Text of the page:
MANILA, PHILIPPINES – Irrigation, water shortages, climate change and migrating populations were among the issues highlighted by the three winning entries from young filmmakers from around Asia in a video competition run by the Asian Development Bank (ADB).

The competition, run in conjunction with the 2nd Asian Irrigation Forum in Manila taking place from 20-22 January, invited budding filmmakers aged 18-30 to submit a video of up to 3-minutes in length exploring the theme, “Who’s Growing Tomorrow’s Food.” The winning entries are being shown at the forum, which is being held in cooperation with the Food and Agriculture Organization of the United Nations, the Australian Water Partnership, and the International Water Management Institute.

“We were impressed by the high standard of artistry and vision in the entries which showed a clear understanding of the twin pressures on finite water resources and of feeding an increasing population.” said Yasmin Siddiqi, ADB Principal Water Resources Specialist, who headed the panel of three ADB judges, together with a judge from FAO, and one from the International Water Management Institute. “All entries displayed a passion for exploring different perspectives on how we can wisely use our resources—particularly water—in the face of competing demands to produce food.”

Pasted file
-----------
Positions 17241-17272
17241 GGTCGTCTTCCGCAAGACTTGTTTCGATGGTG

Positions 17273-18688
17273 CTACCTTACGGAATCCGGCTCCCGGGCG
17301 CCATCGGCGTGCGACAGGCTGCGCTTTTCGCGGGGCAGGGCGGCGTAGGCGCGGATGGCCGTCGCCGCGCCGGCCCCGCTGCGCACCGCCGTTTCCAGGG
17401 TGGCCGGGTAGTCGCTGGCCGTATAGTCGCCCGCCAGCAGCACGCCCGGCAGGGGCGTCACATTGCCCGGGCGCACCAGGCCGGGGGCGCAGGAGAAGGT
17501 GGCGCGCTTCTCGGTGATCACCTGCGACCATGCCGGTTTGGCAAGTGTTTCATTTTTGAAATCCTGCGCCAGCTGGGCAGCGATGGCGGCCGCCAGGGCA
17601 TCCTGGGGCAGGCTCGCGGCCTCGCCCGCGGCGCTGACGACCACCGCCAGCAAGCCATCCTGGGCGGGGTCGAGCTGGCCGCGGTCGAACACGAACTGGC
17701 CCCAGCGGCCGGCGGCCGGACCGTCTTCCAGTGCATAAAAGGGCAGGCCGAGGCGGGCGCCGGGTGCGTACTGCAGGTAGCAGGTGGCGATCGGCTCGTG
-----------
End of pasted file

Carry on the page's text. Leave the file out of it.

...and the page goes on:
The winning video from Saraswati Upadhaya, 26, of Nepal, explores the challenges of growing more food with less water in the face of youth migration to cities and climate change. Ms. Upadhaya was invited to present her video at the forum. 

In second place was a video from Patiparn Boontarig, 26, from Thailand called “Life in the Slow Lane,” exploring the relationship between cities, water and the importance of producing food. 

The third placed video, “Better Crop Yields Better Life,” by Gilbert James dela Cruz, 22, from the Philippines, documents how the challenges of getting water to serve highland areas of Tamayong on the southern island of Mindanao have been largely overcome by a new irrigation system.

Entries were judged on content, effective use of time in the video, clarity, originality of message, and involvement of stakeholders.

Around 200 irrigation experts and stakeholders are attending the forum with representatives from ADB’s member countries, civil society, the private sector, ADB, and other development partners. Sessions are addressing how to modernize and adopt new processes to improve water productivity, improve governance, and bring about irrigation investments and innovative financing options.

Agriculture uses the bulk of the region’s water resources—about 80% on average. But aging infrastructure, lack of capacity in institutions, and poor water management result in low productivity and inefficient use of water for food production. According to researchers, agriculture will need to produce 60% more food globally by 2050, and 100% more in developing countries using the same finite water resources.

ADB, based in Manila, is dedicated to reducing poverty in Asia and the Pacific through inclusive economic growth, environmentally sustainable growth, and regional integration. Established in 1966, it is owned by 67 members – 48 from the region.

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